See global pandemic.
Hyphenated, and with capital E.
Sometimes confused. You can pedal a bicycle. Peddle means to try to sell [something, especially small goods] by going from place to place. Or, figuratively, to promote [an idea or view] persistently or widely. You can’t pedal an idea; you can only peddle it.
Sometimes confused. When you [take a] peek at something, that means you look at it, perhaps furtively. A peak is the top of a mountain, or the high point of something, or the part of a cap that keeps the sun out of your eyes.
A pensioner is a person who receives a pension, especially a retirement pension. Usually it’s older people; but some young people draw pensions and some old people don’t. Avoid using pensioner / pensioners to mean old person / people. Instead, say “older people” or “elderly people” or “over-70s” or whatever you actually mean.
Two words. In running text write the words per cent in preference to the percentage sign %.
See faze, phase.
In the sense of a software add-on, plugin is one word with no hyphen.
Not “poll position”.
Cap P, lower case I.
The Microsoft Office application has a capital P partway through. There is no plural form: you can’t say PowerPoints; instead, write PowerPoint slides or PowerPoint presentations or whatever.
Practice is the noun; practise is the verb.
- Effective local procurement practices can contribute to job creation.
- We practise what we preach.
You can take pride in something or you can pride yourself on it. You don’t pride yourself in a thing.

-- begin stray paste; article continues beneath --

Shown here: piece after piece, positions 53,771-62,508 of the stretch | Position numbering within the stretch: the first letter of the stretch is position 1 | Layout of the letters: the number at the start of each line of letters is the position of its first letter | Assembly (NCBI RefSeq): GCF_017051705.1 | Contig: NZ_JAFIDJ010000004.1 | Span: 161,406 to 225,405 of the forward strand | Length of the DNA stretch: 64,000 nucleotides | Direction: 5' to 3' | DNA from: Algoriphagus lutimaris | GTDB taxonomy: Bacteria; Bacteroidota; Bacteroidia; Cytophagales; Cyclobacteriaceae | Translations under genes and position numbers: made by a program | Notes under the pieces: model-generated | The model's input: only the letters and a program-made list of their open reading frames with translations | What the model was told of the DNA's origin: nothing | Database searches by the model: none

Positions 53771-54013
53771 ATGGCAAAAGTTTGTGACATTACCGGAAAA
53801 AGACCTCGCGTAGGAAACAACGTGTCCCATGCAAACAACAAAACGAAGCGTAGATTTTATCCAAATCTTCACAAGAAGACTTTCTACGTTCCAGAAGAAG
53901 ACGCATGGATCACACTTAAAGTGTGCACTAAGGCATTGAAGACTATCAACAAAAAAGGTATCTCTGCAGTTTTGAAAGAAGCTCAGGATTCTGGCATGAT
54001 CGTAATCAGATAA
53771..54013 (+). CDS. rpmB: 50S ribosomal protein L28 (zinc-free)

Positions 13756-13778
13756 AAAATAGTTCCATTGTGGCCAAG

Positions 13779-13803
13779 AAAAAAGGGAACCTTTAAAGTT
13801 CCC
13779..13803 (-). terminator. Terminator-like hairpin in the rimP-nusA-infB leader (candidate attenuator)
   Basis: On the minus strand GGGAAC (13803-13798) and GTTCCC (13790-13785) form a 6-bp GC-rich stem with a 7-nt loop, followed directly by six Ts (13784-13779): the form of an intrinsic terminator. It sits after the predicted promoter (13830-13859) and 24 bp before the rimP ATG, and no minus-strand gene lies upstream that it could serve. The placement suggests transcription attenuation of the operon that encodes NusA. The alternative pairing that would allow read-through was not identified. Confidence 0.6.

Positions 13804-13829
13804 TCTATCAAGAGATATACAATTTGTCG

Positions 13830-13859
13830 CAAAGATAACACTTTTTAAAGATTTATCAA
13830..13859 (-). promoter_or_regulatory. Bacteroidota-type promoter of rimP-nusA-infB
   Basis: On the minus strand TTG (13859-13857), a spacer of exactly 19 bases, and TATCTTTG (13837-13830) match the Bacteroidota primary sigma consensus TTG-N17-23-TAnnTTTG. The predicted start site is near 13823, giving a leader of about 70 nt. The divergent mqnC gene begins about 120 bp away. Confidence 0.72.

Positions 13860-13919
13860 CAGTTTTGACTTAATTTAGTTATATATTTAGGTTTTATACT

Commonly confused. Principal (adjective or noun) means main or first in importance; principle (noun) means the foundation of a belief or behaviour, or a standard of conduct.
- Honest reporting is a matter of principle.
- Integrity is our principal concern.
profit and loss
Not profit & loss.
Program refers only to a computer program in UK English. For a scheme or schedule it’s programme – unless the word Program forms part of a US-English proper noun, in which case we follow the US spelling.
Not hyphenated, even when used adjectivally.
Use the –er spelling rather than the –or spelling.
Proved is the past tense and past participle; proven is usually used only as an adjective.
- It’s a proven fact.
- She has proved her critics wrong.
These two words have overlapping meanings but they’re not fully interchangeable. You can do something purposely without necessarily doing it purposefully.
- Purposely means intentionally, or on purpose.
- Purposefully means in a way that shows determination or resolve, or with a useful purpose.